Over the last year, the global pandemic has brought front and center a need that marketers already knew was there: diversity, equity and inclusion in public relations and advertising.
While consumers for years have called for greater inclusivity in the ads they see and the articles they read, the unexpected boom in streaming, social media and mobile use over the past year has created a deeper yearning for connectivity and equality by much of the world’s stuck-at-home population. The Black Lives Matter movement in turn encouraged audiences to seek and support brands that took a stand against racism, inequality and discrimination. Many brands responded. But there is still plenty of work to do, including:
- You rarely see a LGBTQIA couple kissing in a digital or TV ad spot. You see them sort of huddle on couches, but kissing? Hardly ever, if at all.
- Fifty years ago, PR was a male-dominated field. While strides have been made, a lot is the same. Journalists, meanwhile, are a very intelligent and diverse group. Imagine a white PR rep trying to pitch a journalist for the New York Times or the Washington Post to run a story about how a person of color might use a new social media app. It doesn’t make much sense.
- Along those lines, C-suite PR executives are also mostly white men, with the exception of the occasional woman or person of color as the CFO or CHRO — not the CEO.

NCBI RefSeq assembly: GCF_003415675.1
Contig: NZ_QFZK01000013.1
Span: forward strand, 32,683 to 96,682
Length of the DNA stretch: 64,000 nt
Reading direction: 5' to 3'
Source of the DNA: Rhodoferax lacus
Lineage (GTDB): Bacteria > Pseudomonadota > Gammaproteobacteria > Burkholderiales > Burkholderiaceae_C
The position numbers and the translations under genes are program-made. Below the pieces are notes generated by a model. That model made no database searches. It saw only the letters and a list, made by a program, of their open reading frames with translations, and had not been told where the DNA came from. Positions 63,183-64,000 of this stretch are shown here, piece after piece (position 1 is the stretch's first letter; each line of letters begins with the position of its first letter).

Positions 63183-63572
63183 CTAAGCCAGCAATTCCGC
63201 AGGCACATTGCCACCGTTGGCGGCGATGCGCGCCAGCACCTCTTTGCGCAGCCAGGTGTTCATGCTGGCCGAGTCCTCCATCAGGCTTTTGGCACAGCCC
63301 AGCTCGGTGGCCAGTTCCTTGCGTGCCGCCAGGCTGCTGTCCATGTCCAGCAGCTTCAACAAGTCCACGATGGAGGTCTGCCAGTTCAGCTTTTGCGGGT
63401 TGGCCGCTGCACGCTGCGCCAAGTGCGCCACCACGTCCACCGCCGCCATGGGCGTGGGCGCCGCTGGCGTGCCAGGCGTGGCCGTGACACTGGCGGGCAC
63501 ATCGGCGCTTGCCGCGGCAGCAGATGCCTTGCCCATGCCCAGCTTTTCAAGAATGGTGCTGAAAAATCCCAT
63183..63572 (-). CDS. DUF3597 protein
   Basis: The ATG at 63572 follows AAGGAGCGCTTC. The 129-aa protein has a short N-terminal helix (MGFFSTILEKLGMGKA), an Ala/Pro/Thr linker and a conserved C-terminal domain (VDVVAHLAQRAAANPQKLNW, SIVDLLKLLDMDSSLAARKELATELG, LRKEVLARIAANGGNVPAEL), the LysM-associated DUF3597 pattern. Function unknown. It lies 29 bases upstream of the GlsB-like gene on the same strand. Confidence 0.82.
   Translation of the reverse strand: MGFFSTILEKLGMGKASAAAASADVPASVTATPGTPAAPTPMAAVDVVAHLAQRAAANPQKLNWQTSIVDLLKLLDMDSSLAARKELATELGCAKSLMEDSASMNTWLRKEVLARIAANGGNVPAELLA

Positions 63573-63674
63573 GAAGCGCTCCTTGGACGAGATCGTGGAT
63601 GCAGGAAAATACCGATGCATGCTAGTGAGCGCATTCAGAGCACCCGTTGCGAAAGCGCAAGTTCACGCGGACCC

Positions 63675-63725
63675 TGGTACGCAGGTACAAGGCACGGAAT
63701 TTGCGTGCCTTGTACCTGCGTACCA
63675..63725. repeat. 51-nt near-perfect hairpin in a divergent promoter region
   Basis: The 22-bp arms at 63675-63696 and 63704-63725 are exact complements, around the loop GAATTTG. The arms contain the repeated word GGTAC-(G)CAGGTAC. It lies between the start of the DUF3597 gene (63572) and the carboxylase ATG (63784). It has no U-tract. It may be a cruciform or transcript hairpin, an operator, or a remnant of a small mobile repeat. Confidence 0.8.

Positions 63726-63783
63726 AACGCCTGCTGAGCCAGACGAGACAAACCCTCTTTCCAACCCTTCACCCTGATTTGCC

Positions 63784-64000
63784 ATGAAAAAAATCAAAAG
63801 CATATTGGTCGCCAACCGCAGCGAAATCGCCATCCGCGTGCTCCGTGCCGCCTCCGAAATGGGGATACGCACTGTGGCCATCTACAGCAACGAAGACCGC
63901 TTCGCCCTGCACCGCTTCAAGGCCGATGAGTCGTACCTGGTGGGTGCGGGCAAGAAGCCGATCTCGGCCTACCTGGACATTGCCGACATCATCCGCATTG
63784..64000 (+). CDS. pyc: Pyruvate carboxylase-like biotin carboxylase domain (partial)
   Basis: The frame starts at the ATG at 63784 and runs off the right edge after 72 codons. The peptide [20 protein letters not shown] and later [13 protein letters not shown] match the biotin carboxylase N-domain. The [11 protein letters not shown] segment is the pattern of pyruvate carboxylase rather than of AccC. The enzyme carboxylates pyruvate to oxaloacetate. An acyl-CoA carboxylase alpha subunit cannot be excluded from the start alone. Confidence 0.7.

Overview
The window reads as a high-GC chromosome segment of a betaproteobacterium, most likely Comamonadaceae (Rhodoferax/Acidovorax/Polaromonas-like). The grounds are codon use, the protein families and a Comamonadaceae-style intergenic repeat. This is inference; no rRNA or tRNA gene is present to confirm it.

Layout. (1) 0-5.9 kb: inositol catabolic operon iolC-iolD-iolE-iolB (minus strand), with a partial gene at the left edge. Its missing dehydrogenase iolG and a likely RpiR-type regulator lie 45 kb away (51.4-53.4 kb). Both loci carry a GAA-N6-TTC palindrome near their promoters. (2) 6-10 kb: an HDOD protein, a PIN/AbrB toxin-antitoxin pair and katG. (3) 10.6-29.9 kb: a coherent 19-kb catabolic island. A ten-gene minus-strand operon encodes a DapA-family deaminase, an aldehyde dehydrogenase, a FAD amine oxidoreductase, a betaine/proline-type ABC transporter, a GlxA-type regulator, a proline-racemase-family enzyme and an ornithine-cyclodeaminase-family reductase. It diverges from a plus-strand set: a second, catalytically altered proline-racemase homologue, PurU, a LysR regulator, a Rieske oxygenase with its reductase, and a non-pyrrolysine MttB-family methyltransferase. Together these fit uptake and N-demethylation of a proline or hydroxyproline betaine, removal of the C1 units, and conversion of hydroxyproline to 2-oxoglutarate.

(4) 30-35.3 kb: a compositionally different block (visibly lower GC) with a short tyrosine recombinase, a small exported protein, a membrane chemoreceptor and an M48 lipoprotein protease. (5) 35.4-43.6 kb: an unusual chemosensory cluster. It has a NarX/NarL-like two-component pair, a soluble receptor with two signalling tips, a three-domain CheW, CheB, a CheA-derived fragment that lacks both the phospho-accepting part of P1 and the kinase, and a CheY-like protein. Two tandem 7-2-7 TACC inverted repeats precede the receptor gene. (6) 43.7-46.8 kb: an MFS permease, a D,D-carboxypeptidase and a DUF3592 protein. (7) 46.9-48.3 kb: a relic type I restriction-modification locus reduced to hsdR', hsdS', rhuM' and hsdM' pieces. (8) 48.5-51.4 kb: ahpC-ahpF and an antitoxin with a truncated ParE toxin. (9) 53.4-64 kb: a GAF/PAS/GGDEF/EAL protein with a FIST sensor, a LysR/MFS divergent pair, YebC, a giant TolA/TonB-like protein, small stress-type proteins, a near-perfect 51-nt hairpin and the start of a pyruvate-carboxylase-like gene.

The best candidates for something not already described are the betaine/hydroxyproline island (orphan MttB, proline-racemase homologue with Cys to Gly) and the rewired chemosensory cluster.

- Mixed race couples and families began cropping up more frequently in ads just two short years ago. You read that right — only two years ago.
The thing is, consumers understand most households in 2021 look different than they did 30 years ago, whether that includes a lesbian couple, an Asian woman and her black husband, or a white man, a black woman and their biracial children, as examples. The same goes for newsrooms. Such audiences naturally expect the PR and advertising folks competing for their attention to listen and respond with campaigns that accurately and authentically represent the world they live in.
Once those steps are taken, marketers can immediately know what campaigns their digital audiences are responding to and how they react to inclusivity and diversity through tracking data and analytics. You couldn’t have accessed that information to gauge the success of a print ad in a magazine.
PR and advertising have certainly broken down many barriers that historically have plagued their respective industries. Growing up, I would have never witnessed diversity in advertising like what we see today. Agencies and brands should hire more diverse employees among their C-suite execs. If inclusivity can reach that level of leadership, marketers can really open up their doors and say to their audiences, “hey, we have a diverse crowd that can tell your story.” They’re already walking in their consumers’s shoes. For their part, streaming channels are trying to be reflective of society but again, more can be done. Let’s use this time as a launching pad for more.
Want to learn more about diversity in PR and advertising — not to mention the state of tourism, wine and hospitality amid the changing landscape of the pandemic? Check out episode 36 of the PR Wine Down podcast with special guest Brian Garrido, Marketing Department Specialist at Meticulous Design + Architecture (MD+A).